It's good to put a little thought into the color you'd like to paint the exterior trim of your home when dark red and brown bricks form one of the primary architectural details. You'll find a number of options you can select in your effort to coordinate trim color with the brick.
The same color wheel that you likely first learned about in elementary school art class can help you choose the perfect trim color today. Brown is a neutral color, meaning that it will work with almost any other shade, so that just leaves the red brick to deal with. Your first option for trim color is to choose a complementary shade. This complementary shade is the hue found directly across from red on the color wheel. In this case, the complementary shade is green. Each shade of green will provide a different impact. For instance, dark emerald or hunter green will give your home a traditional feel; bright green will add a modern touch; and khaki or olive green will evoke thoughts of the neutral shades found in nature.
Another option for trim color is to go with an analogous shade. These shades are the colors found directly adjacent to red on the color wheel. Red-orange and red-violet are analogous colors to red. The trick to using an analogous color is to make sure that it's the same intensity as the red in your brick. If the red is a deep, true brick shade, use an equally intense trim color. Both of these hues will work well with a contemporary home when you want a modern pop of color. One thing to keep in mind when using an analogous shade is that while it will coordinate with the red brick, it is not likely to provide all the contrast you'll want on the exterior of your home. You may want to provide that color contrast in some other way. For example, painting your trim in an analogous shade and your front door in a complementary shade -- green -- will introduce greater contrast. Surrounding the house with colorful flowers and lush plants will do the same. In fact, one great thing about working with red brick is that greenery of any kind serves as a perfect complement.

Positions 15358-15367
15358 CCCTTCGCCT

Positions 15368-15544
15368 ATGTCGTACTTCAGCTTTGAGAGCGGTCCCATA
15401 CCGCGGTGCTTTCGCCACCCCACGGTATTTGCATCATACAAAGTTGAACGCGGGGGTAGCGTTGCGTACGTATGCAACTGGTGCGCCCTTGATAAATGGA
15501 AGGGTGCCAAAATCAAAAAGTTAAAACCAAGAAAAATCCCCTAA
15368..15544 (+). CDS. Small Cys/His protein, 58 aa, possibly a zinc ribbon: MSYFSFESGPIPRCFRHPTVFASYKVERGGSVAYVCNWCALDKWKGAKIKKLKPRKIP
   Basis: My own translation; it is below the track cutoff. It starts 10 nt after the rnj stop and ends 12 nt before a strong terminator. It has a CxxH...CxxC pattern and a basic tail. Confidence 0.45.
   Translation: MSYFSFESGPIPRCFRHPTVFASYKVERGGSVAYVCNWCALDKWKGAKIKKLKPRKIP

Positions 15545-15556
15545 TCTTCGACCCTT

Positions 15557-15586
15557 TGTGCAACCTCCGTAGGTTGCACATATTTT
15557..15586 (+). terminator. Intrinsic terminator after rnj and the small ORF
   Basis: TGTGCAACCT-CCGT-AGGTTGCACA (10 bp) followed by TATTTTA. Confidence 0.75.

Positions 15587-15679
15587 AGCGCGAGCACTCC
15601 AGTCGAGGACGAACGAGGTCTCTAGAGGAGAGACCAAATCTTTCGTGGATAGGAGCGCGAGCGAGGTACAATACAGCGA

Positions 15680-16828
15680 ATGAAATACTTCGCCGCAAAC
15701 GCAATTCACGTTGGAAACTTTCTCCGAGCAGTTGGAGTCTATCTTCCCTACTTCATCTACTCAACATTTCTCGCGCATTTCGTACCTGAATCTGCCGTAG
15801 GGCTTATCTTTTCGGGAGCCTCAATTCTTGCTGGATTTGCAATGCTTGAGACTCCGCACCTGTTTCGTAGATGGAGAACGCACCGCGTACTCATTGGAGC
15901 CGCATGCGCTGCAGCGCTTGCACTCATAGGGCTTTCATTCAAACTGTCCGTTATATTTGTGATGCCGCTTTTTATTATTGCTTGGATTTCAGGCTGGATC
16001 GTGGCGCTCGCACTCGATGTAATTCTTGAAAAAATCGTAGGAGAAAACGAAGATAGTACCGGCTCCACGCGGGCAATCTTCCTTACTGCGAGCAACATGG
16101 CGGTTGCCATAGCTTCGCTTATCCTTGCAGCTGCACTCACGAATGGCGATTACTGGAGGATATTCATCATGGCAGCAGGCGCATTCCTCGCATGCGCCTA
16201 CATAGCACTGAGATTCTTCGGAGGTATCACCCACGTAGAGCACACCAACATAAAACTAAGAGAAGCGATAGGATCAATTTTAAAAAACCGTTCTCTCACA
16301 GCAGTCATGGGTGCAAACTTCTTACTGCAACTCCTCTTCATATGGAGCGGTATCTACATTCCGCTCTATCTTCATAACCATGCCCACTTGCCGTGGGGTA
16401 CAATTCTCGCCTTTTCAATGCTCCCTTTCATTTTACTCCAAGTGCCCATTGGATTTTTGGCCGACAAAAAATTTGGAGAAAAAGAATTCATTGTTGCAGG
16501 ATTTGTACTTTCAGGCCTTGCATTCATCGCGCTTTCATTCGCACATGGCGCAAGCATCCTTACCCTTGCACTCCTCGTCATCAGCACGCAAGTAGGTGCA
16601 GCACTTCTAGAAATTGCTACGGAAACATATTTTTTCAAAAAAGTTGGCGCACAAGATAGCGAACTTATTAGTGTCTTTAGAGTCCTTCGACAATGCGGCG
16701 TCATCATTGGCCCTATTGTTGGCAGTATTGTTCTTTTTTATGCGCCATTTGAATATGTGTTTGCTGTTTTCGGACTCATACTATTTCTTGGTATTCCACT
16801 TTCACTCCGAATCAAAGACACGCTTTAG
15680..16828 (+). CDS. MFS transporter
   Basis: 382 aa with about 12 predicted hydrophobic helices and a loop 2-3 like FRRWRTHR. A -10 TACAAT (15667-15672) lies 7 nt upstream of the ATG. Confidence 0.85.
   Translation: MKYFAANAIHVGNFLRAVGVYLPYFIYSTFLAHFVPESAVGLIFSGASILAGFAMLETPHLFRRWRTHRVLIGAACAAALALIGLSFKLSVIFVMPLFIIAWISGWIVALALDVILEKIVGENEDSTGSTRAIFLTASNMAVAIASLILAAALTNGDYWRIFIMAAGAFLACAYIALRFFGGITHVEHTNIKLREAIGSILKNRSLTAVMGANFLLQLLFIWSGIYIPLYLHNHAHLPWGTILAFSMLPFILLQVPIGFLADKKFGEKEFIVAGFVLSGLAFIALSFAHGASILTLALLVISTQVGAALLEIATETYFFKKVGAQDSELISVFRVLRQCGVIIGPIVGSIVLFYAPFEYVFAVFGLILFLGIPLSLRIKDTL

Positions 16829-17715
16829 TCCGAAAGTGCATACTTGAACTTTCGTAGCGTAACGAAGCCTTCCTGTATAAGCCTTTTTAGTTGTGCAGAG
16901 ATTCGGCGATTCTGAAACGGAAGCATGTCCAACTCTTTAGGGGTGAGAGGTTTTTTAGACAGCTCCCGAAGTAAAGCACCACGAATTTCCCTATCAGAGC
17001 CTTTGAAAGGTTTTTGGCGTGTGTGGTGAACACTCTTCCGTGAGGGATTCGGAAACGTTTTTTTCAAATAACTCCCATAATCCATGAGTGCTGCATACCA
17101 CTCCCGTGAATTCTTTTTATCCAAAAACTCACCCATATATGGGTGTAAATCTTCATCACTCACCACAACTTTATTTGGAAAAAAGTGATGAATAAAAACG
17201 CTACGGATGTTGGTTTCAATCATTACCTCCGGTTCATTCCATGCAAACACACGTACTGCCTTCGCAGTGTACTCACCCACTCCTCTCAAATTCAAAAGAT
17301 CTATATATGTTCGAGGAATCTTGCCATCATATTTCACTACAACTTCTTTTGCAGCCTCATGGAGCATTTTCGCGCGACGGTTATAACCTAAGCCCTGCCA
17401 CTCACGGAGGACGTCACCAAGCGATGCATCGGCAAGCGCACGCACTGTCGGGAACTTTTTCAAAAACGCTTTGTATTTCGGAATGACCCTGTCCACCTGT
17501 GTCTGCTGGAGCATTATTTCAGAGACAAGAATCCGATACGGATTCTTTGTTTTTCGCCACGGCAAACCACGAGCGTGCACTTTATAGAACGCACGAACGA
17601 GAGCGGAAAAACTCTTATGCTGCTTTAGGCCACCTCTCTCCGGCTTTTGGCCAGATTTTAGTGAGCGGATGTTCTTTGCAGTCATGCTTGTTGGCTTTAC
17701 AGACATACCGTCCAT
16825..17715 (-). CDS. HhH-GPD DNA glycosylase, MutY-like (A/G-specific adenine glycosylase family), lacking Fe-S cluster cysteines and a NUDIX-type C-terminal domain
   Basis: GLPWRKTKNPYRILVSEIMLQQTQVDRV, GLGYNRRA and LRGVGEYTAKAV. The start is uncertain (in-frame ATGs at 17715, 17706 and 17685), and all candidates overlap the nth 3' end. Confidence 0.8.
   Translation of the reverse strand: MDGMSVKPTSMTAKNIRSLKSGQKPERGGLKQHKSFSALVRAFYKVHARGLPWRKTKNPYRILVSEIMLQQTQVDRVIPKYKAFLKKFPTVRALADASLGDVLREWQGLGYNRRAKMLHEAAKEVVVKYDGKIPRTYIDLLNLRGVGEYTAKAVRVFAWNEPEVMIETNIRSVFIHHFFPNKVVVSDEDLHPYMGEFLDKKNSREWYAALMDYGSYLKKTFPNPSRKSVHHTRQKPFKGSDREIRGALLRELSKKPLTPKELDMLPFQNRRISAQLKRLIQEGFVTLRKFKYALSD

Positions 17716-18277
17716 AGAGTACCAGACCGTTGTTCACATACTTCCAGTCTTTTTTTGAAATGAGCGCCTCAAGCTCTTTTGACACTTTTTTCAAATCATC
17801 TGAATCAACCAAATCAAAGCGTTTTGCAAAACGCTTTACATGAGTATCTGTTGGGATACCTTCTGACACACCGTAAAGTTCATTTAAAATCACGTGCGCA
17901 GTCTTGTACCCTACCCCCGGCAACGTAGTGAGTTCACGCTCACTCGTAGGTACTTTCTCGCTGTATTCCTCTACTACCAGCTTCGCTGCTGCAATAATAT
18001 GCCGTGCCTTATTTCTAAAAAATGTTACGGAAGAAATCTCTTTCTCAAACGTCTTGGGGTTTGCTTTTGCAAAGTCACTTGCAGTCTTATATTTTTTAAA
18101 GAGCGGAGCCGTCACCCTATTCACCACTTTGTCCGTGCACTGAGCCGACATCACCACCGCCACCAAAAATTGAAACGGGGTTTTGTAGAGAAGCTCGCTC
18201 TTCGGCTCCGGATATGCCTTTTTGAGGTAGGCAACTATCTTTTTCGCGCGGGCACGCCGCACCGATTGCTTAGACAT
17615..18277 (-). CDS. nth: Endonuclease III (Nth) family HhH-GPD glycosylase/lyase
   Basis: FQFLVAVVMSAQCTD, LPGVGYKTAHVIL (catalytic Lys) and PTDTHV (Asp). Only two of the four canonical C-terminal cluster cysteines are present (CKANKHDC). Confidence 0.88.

A monochromatic look -- in varying shades of the same color -- on the exterior of a house can be tricky to pull off, but is worth the effort. Choose either the brown or red in the brick and paint the trim a varying shade of the same color. For instance, if you want a monochromatic exterior with brown as its inspiration, paint the trim a slightly lighter color of brown than is in the bricks. You can choose yet another shade of brown for the front door.
If you have a roof with an unusual color pattern, such as terracotta tiles or colored shingles, you'll need to take those colors into consideration as well. In the case of terracotta tiles, you'll need to find a trim color that works with the brick and tile color. For instance, whether a terracotta roof has more red, brown, orange or yellow in it, a shade of green will work well, coordinating with both the brick and the tile. If you have a composite roof with a bluish tint, opt for a fuchsia colored trim. Fuchsia is found between brick red and blue on the color wheel, making it equally attractive when coupled with either color. Neutral colors, including any shade of brown, white, black or gray, will nicely set off the red brick and work well with any color of roof.